Life Insurance For High Risk Occupations.

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Last updated: March 14, 2016 at 22:50 pm

Choices For Life Insurance on High Risk Occupations

When looking for affordable life insurance for someone in a high-risk occupation, you will find that your choices are more limited. There are companies out there willing to insure you, but you need to find an insurer specializing in coverage for your riskier-than-average profession if you are to get a good rate.

Below, we go over the basics on high-risk occupation life insurance so that you can shop more wisely for your best obtainable policy.

Risky occupations

What Do Insurers Consider a “High-Risk Occupation?”

Any occupation that significantly increases the chances of an early or accidental death is viewed by insurance companies as “risky.” While it is true that every job, and life in general, carries a certain amount of unavoidable risk, insurers operate on the basis of statistical averages and risk factors in order to keep themselves solvent for the long-term.

Thus, while a higher-risk job may bring with it higher pay, it will also require higher premiums on life insurance policies.

If you are in good health, don’t smoke or drink, are still in your 30’s or 40’s, and do not engage in any other activities insurers view as risky, you may still be able to find reasonable insurance rates despite your high-risk occupation. It also depends on the specific occupation in question since each has its own level of risk.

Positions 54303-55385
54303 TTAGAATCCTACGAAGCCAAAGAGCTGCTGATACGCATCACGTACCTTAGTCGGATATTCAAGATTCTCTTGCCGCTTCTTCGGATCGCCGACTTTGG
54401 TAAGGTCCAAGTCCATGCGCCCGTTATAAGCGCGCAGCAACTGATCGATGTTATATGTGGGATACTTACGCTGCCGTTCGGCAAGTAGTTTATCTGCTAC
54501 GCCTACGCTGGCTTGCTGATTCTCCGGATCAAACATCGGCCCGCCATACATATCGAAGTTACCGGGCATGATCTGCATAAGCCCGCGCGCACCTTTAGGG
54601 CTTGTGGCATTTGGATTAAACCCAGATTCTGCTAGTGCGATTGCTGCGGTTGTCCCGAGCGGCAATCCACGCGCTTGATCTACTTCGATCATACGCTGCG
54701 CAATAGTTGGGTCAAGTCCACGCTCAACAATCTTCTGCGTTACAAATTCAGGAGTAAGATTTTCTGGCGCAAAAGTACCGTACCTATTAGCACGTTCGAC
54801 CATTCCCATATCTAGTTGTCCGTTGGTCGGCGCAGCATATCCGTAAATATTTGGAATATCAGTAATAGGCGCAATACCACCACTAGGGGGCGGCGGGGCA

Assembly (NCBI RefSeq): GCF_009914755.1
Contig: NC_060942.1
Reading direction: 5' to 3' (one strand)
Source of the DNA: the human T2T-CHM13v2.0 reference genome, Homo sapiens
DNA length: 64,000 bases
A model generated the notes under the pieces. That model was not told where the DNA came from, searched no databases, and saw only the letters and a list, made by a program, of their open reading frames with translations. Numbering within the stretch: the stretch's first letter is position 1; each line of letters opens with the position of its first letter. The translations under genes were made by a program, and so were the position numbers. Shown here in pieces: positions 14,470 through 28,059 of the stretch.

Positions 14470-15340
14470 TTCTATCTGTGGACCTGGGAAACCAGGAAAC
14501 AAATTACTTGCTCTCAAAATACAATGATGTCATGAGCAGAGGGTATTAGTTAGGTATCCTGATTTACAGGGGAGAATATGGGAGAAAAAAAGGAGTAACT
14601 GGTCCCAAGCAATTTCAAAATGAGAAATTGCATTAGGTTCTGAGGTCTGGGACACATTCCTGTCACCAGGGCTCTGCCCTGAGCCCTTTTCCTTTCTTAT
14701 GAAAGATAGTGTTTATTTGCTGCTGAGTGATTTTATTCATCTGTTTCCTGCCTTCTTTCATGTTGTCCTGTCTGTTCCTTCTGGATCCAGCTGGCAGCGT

Some of the most common high-risk occupations that could increase your insurance premiums or otherwise affect the terms of your policy include:

  • Military personnel, firefighters, law enforcement officers, and private security guards. Police and firefighters can sometimes get special exception due to their public service, and active-duty military members can get a lower rate if they apply before leaving the U.S. Special Forces members, however, do not typically have a way to avoid high premiums.
  • Pilots of smaller aircraft. Student pilots can generally get standard coverage with a “flat extra” (discussed below). Seasoned pilots who don’t fly many hours per year can often get preferred coverage without the flat extra. Commercial pilots are considered safe enough to give regular premiums.